Buffalo Asbestos Abatement Project Results in Guilty Pleas to Clean Air Act Violations

Posted on September 9, 2017

The owners of two companies that took part in an asbestos abatement project at the Roosevelt Park Shelter in Buffalo pleaded guilty last month to violations of the Clean Air Act. In a case dating back to 2009, the two men were charged with making false statements after the asbestos debris was removed from the site and the men falsified asbestos waste manifests.

During the two-month project, from Dec. 2009 through January 2010, asbestos debris was removed and transported to a waste container at one of the men’s company on Grand Island. However, there was no recording of the asbestos in paperwork required through the Clean Air Act until March 11, 2010. Also, on April 28, 2011, an inspection of the site found asbestos was improperly left behind.

According to a May 15 press release from the Western District of New York Office of the Dept. of Justice, all owners or operators of an asbestos abatement project regulated under the Clean Air Act, must maintain a waste shipment manifest to include the name of the owner/operator; the name of the generator; and the date the asbestos was transported. The information is used by the U.S. Environmental Protection Agency during investigations.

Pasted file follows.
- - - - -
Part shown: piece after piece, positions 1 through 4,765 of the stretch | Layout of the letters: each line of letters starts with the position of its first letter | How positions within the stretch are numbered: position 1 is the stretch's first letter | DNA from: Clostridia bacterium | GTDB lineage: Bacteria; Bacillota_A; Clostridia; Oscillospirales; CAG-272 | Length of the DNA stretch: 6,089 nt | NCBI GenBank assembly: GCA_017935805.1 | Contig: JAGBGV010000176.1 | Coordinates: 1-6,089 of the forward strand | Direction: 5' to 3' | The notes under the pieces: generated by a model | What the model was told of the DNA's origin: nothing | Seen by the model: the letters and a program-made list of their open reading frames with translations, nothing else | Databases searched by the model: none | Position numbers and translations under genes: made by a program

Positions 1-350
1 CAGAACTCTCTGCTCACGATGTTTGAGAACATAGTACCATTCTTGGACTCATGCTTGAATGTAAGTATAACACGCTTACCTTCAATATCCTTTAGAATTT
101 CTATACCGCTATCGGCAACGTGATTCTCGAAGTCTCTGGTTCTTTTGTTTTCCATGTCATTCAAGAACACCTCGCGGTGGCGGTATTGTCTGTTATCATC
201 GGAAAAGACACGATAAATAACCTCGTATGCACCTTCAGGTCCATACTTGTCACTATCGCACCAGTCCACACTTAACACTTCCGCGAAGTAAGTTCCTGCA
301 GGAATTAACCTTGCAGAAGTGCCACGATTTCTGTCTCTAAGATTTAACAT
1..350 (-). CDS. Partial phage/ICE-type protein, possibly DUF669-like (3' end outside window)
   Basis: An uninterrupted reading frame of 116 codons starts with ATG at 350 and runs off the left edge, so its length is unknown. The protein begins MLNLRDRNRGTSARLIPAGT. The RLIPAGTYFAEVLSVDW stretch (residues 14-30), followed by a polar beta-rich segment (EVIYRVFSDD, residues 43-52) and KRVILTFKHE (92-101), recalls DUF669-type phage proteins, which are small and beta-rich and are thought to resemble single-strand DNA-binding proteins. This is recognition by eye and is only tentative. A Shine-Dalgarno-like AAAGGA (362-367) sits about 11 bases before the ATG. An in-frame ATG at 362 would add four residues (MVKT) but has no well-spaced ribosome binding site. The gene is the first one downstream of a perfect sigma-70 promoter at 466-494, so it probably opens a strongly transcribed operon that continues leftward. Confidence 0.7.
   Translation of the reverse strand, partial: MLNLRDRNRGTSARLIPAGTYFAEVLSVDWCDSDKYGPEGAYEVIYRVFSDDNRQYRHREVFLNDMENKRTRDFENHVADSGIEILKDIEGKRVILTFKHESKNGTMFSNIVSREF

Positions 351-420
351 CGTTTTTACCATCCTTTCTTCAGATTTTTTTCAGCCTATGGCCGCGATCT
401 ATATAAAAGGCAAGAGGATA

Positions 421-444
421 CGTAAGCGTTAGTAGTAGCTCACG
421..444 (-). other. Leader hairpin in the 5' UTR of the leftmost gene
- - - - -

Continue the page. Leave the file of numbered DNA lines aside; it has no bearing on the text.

The charges brought against the men and their companies included making a false statement under the Clean Air Act, and accessory after the fact to a false statement under the Clean Air Act. The penalties range from two years in prison and a fine of $250,000 to five years’ probation and a $500,000 fine. The sentencing for the men is scheduled for August 28, 2017.

Asbestos is no longer used in the construction of buildings in the U.S., however, it can be found in construction materials throughout buildings built prior to the mid-1980s. Asbestos-containing products can be found in roofing materials, floor tiles, caulk, joint compound, ceiling tiles and insulation.

The management of asbestos, a known carcinogen, is highly regulated, and cleanup efforts for the toxin require trained experts who understand the requirements of the Clean Air Act and specialize in the removal of the hazardous substance.

The Clean Air Act was established in 1970 by the EPA to protect people with an “adequate margin of safety.” Guidelines for keeping the public and workers safe from asbestos and other environmental hazards are strict. And, punishment for violation of these laws is just as strict.

Exposure to asbestos is known to cause mesothelioma. Mesothelioma is an aggressive, incurable cancer that leaves patients with few treatment options and a prognosis of less than one year after diagnosis. Nearly 3,000 Americans are diagnosed with mesothelioma each year.

The EPA reports that there is no safe level of asbestos exposure.

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